In The Wolf and the Crow #1 from Action Lab Entertainment the Lotari Tribe are hungry. The men are led on a dangerous mammoth hunt by their chief, Brod, while the women forage for fruit and roots. But old tensions rise to the surface as Brod’s rival Bull questions his leadership. Can the tribe come together to survive, or will darker impulses rule? Find out in your latest Major Spoilers review!
THE WOLF AND THE CROW #1
Writer: Dan Gordon
Art: Ismael Hernandez
Letters: Ismael Hernandez
Editor: Shawn Gabborin
Publisher: Action Lab Entertainment
Release Date: April 29nd, 2019
Previously in THE WOLF AND THE CROW: The Lotari Tribe is made up of several family units and trek across the virgin plains and forests tens of thousands of years ago. Hunger is their motivating force, but political elements come to play as they who are ruled, seek themselves to rule.
The Wolf and the Crow #1 is one of the best opening issues of a comic I have read this year. Dan Gordon has created a believable world just this short of fantasy, with real world trappings that will be instantly familiar to readers. And the art…wow, the art!
The Latori Tribe, like any other community, faces strife both internally and externally. Most of you reading this won’t know what real hunger is; sure, I might have a craving for Burger King now and then, but I know that it’s only a short trip in the car to get some carbohydrate and saturated fat goodness. For the Latori, hunger means none of the tribe eats, and with hunger, comes desperation and the prospect of a power struggle tearing their community apart.
The prime story in this opening issue is the mammoth hunt to eliminate the hunger problem. As with any good writer, Gordon ensures that the hunt isn’t the only problem the hunters face. Chief Brod isn’t the young man he once was – where athleticism and strength was once enough, he now has to rely on cunning and experience to lead his people, and survive. When Bull, an up and comer with ambitions, lets those ambitions get the better of him, Brod strikes out, earning himself an enemy.
Back at the camp, the women and children forage for food. This is no less interesting than the hunt, and itself provides story seeds for the rest of the issue and beyond. The character, Mother, provides an entertaining life lesson to her young daughter, while teenager Nat discovers something…odd about his peer, Kull. This is the point where the story edges over the line into fantasy but…in a world with no science or technology, where the Latori huddle in fright against the elements, where the line between life and death is one mistake away, the idea of the supernatural is entirely natural. It will be an interesting thread in the future, but one hopes it doesn’t dominate.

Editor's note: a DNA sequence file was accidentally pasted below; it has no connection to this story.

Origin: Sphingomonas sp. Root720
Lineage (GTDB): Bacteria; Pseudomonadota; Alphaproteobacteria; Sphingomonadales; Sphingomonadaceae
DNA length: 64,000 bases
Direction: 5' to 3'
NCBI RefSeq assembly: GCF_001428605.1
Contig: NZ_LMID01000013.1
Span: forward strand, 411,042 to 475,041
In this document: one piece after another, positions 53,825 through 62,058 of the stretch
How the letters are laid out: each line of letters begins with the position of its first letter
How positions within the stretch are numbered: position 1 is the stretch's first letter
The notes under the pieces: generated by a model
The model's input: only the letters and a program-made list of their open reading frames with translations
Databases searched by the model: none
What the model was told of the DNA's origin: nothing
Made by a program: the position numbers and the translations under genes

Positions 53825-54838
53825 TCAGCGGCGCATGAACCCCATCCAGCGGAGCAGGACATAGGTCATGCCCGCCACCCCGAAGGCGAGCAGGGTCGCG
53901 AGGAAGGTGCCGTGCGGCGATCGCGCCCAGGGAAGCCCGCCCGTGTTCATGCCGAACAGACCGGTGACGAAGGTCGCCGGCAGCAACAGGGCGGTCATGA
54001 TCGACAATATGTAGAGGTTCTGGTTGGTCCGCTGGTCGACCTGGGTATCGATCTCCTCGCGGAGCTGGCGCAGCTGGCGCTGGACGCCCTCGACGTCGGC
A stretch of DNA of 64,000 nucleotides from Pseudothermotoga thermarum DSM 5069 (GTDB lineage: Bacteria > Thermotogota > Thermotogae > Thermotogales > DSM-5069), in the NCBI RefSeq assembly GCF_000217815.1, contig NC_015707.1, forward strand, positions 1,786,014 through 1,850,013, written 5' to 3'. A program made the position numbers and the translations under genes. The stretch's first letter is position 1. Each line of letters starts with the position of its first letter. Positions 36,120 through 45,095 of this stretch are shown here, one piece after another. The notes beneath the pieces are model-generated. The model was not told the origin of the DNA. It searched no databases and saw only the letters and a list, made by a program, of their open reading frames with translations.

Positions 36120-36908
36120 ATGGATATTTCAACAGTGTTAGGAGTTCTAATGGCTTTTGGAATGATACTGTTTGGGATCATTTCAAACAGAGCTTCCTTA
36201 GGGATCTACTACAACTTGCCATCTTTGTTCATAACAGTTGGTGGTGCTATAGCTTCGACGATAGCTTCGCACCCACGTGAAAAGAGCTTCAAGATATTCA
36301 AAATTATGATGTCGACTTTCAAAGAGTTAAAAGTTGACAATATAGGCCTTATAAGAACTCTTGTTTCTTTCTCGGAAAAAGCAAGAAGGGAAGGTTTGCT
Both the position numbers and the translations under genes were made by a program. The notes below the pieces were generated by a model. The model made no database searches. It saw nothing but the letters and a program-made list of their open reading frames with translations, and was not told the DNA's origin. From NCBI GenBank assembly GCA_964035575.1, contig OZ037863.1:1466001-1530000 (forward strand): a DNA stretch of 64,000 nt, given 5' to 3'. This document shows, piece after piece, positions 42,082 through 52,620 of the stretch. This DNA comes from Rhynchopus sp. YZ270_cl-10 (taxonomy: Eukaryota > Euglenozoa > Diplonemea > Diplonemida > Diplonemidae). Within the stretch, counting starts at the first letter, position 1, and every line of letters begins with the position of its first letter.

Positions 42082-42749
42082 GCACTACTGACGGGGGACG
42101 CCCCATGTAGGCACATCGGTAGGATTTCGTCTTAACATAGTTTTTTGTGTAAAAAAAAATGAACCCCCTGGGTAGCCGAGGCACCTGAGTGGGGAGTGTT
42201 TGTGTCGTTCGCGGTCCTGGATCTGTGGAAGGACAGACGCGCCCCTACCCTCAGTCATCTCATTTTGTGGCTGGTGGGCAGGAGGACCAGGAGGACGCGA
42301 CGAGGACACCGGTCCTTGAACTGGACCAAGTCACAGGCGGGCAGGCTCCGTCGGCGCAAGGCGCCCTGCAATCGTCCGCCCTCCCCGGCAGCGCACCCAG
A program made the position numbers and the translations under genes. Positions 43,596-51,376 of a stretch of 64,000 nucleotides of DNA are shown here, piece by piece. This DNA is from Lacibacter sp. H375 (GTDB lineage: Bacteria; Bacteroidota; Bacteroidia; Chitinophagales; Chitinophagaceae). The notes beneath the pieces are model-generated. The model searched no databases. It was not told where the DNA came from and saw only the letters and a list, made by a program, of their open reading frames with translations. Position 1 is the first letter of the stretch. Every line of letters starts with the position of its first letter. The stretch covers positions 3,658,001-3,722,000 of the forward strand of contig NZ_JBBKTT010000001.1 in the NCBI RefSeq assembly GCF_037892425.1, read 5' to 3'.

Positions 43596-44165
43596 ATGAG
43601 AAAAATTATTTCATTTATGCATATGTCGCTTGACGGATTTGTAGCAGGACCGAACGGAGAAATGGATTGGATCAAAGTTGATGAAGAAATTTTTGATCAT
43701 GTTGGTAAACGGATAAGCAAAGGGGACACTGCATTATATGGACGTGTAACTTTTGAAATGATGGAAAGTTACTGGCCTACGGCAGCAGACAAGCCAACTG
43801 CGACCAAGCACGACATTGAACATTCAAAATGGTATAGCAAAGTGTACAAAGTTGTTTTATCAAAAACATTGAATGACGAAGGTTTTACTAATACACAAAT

COME FOR THE STORY, STAY FOR THE ART
Ismael Hernandez provides the art for The Wolf and the Crow #1, and boy, does he bring his A game. Ancient man is well known for his cave art, that vibrant expression of a primitive world view. Hernandez brings something like that to this issue – though with a painter’s eye. It’s like looking at watercolors, with an expressionist’s ability to convey a scene or a mood not with a definitive drawing, but with more a sense of proceedings. His coloring is especially expressive, with lots of browns and greens bringing to life a field or a forest untouched by the hand of man. Hernandez’s world is one that is entirely filled with nature – no hard lines, to straight edges, just a flowing pen and beautiful coloring. Really, I like the ability to express it in full, so I strongly urge you to buy the issue and see for yourself.
BOTTOM LINE: First issues tend to be the high point of any story – the writer and artist are primed to give their opening bow their best shot. But I think that The Wolf and the Crow #1 is a taste of what promises to be an exciting new series, filled with beautiful art, characters who scheme and plot and work together as much as they work against each other. This is a must have.
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The Wolf and The Crow #1